The relationship between dry–wet ratio and energy content is well supported and has useful implications for future ED work in Bear Lake. Measures of dry–wet ratio serve as a surrogate for fat storage (Hartman and Brandt 1995), with higher dry–wet ratio values generally relating to lower water content and thus higher lipid content in fish tissue (Flath and Diana 1985). Studies document several generalized models between ED and dry–wet ratio (e.g., Hartman and Brandt 1995; Schreckenbach et al. 2001) that perform well in subsequent evaluations (e.g., Johnson et al. 2017). Bomb calorimetry is time intensive and costly (Hartman and Brandt 1995), but it is relatively easy and inexpensive for fishery researchers and managers to collect, weigh, and dry samples to achieve estimates of dry–wet ratio. Consequently, predictive models that relate dry–wet ratio to ED are useful alternatives for determining ED values for new species or across a range of seasons for previously analyzed species. However, careful consideration and evaluation should be given to the limitations of this approach (e.g., Johnson et al. 2017), and bomb calorimetry is likely needed when the species of interest differs in terms of diet, environmental conditions, or life history relative to available reference species.
Interestingly, our Whitefish model suggested species-specific differences in ED between Bear Lake Whitefish and Bonneville Whitefish, two closely related species. Differences in diet between the two species (Tolentino and Thompson 2004) may be responsible for differences in energy content. For example, Bear Lake Whitefish diets consist predominantly of ostracods, whereas Bonneville Whitefish in the size range that we examined have mixed diets consisting of high proportions of clams, along with terrestrial insects, chironomids, and ostracods (Tolentino and Thompson 2004). Pothoven et al. (2006) speculated that high consumption of mollusks resulted in lower ED of Lake Whitefish Coregonus clupeaformis in Lake Huron than Lake Michigan due to increased energy expenditure needed to feed on prey with indigestible shells. Similar diet mechanisms between Bonneville Whitefish and clams may contribute to lower average EDs.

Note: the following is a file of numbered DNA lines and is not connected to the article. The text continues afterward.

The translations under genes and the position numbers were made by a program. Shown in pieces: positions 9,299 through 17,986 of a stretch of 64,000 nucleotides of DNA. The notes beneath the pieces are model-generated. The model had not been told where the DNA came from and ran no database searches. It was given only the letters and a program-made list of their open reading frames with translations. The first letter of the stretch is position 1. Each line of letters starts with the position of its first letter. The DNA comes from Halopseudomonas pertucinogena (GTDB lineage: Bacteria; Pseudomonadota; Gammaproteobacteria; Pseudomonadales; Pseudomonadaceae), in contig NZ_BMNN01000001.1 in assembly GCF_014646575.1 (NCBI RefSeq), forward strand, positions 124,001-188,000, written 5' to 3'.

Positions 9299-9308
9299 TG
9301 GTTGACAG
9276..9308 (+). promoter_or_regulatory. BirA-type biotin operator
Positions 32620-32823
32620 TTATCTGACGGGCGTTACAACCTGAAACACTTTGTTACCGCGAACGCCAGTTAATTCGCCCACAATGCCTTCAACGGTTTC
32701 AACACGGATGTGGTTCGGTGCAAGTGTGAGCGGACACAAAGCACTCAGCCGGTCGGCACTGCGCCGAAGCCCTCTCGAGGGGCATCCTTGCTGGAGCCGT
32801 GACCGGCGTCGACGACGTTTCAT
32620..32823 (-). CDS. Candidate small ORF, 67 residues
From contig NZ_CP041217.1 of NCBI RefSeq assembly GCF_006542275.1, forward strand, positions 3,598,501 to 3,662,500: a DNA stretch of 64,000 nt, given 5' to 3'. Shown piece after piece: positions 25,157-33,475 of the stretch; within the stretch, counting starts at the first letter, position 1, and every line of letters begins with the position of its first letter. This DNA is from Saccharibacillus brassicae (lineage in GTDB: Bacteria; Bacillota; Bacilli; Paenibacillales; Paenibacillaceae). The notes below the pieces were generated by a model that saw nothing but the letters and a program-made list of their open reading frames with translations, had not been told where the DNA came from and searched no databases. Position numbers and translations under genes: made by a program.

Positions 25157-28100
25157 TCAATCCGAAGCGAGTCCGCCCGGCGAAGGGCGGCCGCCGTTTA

Differences in depth use between Bear Lake Whitefish and Bonneville Whitefish may also contribute to observed ED and size differences. Bear Lake Whitefish occupy deeper portions of the lake below the thermocline (Tolentino and Thompson 2004) and therefore experience more consistent temperature regimes year-round. Correlation between water temperature and fish metabolism is well established (Volkoff and Ronnestad 2020), and more consistent thermal conditions as well as a documented selection of benthic habitat below the thermocline could allow the Bear Lake Whitefish to feed at optimal levels, albeit in a habitat with less food availability (Thompson 2003). However, Bear Lake Whitefish can store fat year-round while residing in these deeper habitats, while being exposed to a lower predation risk by Cutthroat Trout and Lake Trout (Kennedy 2005; Kennedy et al. 2006). By contrast, Bonneville Whitefish typically occupy warmer, more productive waters with a higher food availability at or near the thermocline when the lake is thermally stratified (Sigler and Miller 1963). This may contribute to a higher metabolism and faster growth, but they are exposed to a higher predation risk (Kennedy 2005). For example, Bonneville Whitefish are able to reach lengths greater than 600 mm TL, relative to Bear Lake Whitefish, which rarely exceed 250 mm TL (Tolentino and Thompson 2004). Consequently, energy acquired by Bonneville Whitefish may primarily be for growth under increased predation pressure and satisfy the higher metabolic requirements associated with warmer temperatures.